According to Thomson Reuters:
Chances are that any given juror in a patent case has never before and will never again have to decide a similar legal dispute. But because jurors sit through patent trials and weigh the evidence they've heard, they've always been charged with determining not only whether the plaintiff has a valid patent that the defendant has infringed but also whether the defendant's infringement was willful.
As of Thursday, that's no longer the case.
In a new appellate ruling in C.R. Bard v. W.L. Gore & Associates, the Federal Circuit Court of Appeals wrested some of that discretion away from jurors and placed it in the hands of the federal judges who oversee patent disputes. The judge is in the best position to determine whether a defendant's conduct was reasonable, the court concluded.
The 38-year-old (yes, 38-year-old) Bard case has a long and contorted history. Just last February, a divided three-judge panel of the Federal Circuit affirmed a $186 million jury verdict against Gore-Tex maker W.L. Gore for willful infringement, as well as post-trial rulings that doubled the damages. It also tacked on $19 million in attorneys' fees, and added a 12.5 percent to 20 percent royalty for Gore's ongoing infringement of C.R. Bard's patent on vascular stents. That brought the grand total of what Gore owed Bard to between $800 million and $900 million -- one of the largest patent awards ever affirmed by the Federal Circuit.
But the panel backtracked last week, after the en banc court called for reconsideration. On appeal, Gore had argued that the company's own plant manager had come up with the idea for using Gore-Tex as a possible prosthetic blood vessel and was at least a co-inventor. What's more, Bard's patent was pending for 28 years, which raised doubts as to its validity.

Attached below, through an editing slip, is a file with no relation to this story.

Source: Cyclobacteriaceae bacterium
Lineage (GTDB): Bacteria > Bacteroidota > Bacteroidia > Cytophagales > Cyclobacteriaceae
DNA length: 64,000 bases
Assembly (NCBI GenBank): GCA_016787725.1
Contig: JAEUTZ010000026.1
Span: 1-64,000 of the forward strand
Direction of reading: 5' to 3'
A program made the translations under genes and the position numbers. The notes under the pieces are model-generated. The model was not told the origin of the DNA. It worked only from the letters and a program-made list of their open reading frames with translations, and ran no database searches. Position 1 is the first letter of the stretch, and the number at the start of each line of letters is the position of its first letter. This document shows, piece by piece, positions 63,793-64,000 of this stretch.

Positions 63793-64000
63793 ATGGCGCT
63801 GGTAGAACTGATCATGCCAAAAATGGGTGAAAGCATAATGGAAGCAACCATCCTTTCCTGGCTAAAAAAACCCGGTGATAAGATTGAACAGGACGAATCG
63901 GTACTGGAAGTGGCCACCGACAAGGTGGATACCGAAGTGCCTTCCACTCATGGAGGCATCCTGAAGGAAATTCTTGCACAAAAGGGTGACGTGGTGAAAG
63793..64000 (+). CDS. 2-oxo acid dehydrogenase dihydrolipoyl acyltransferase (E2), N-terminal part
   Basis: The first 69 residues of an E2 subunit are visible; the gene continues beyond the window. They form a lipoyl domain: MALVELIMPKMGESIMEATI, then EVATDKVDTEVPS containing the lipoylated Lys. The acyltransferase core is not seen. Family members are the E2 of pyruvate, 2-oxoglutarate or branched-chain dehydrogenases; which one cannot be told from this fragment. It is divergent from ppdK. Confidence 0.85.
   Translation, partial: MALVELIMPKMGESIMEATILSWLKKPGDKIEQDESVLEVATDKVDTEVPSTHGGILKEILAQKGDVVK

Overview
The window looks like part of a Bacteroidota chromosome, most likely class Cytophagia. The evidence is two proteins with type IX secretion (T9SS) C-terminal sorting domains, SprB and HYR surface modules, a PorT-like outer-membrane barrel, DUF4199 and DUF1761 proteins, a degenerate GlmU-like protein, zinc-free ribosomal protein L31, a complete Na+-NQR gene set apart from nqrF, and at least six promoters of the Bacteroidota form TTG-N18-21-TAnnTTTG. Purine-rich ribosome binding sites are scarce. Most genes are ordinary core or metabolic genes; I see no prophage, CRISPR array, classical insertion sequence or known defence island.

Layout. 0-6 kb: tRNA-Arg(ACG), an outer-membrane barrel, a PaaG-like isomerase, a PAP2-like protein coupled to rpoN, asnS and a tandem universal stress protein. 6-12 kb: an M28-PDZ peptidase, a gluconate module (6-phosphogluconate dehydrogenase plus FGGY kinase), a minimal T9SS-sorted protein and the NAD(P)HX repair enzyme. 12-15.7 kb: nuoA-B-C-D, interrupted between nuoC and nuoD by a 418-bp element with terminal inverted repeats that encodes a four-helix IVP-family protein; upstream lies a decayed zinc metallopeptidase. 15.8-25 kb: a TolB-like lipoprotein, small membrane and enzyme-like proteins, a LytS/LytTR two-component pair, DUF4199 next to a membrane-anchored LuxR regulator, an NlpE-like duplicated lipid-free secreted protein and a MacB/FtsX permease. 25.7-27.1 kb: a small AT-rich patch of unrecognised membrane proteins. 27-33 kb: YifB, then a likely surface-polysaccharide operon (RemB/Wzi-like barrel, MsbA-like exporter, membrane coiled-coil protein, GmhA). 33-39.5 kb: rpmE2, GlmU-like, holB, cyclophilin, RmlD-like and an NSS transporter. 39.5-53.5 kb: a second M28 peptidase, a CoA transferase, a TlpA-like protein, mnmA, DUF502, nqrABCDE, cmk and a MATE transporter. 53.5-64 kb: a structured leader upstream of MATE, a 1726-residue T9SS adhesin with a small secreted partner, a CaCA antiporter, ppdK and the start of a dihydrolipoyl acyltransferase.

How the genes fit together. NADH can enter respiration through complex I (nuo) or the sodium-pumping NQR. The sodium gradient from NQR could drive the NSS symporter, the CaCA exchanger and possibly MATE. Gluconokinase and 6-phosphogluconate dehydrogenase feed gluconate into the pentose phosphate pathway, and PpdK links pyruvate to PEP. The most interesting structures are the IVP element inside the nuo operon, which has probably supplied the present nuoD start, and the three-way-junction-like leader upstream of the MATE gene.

The divided Federal Circuit panel concluded that trial judge Mary Murguia (then a U.S. district judge in Arizona, now a member of the 9th Circuit) used the wrong test to determine whether Gore's alleged infringement was willful or not. Instead of reviewing whether the jury had enough evidence to find willfulness, she should have first determined on her own whether Gore's actions were objectively reckless. In other words, was Gore being reasonable in assuming that it was not infringing Bard's patent?
"The objective determination of recklessness, even though predicated on underlying mixed questions of law and fact, is best decided by the judge as a question of law subject to de novo review," Judge Arthur Gajarsa wrote for the two-judge majority.
Paul Clement of Bancroft had filed an amicus brief on behalf of Verizon, Google and Intel supporting Gore's request for a rehearing en banc. John Thorne, Verizon's general counsel, welcomed the panel's decision to make willfulness a question of law for the judge. "This result will better achieve patent law's aims by promoting innovation," he said in a statement.
But the result exposes a perennial tension in patent litigation over who should have decision-making authority: the jury or the judge?
"It's harder to persuade a lay jury that the patent office made a mistake than it is to convince a federal district judge that the patent office made a mistake. Therefore, the allocation of authority really matters," said James Dabney, who heads Fried Frank's IP practice.
The latest decision reflects a broader trend of shifting that authority into the hands of the judge that started with the 1996 case Markman v. Westview Instruments, when the Supreme Court ruled that judges, not juries, would decide what the words used in patent claims meant. The same fight has also been brewing over other elements of patent law, including the requirements of non-obviousness and the sufficiency of a claim's written description -- both of which still lie with the jury.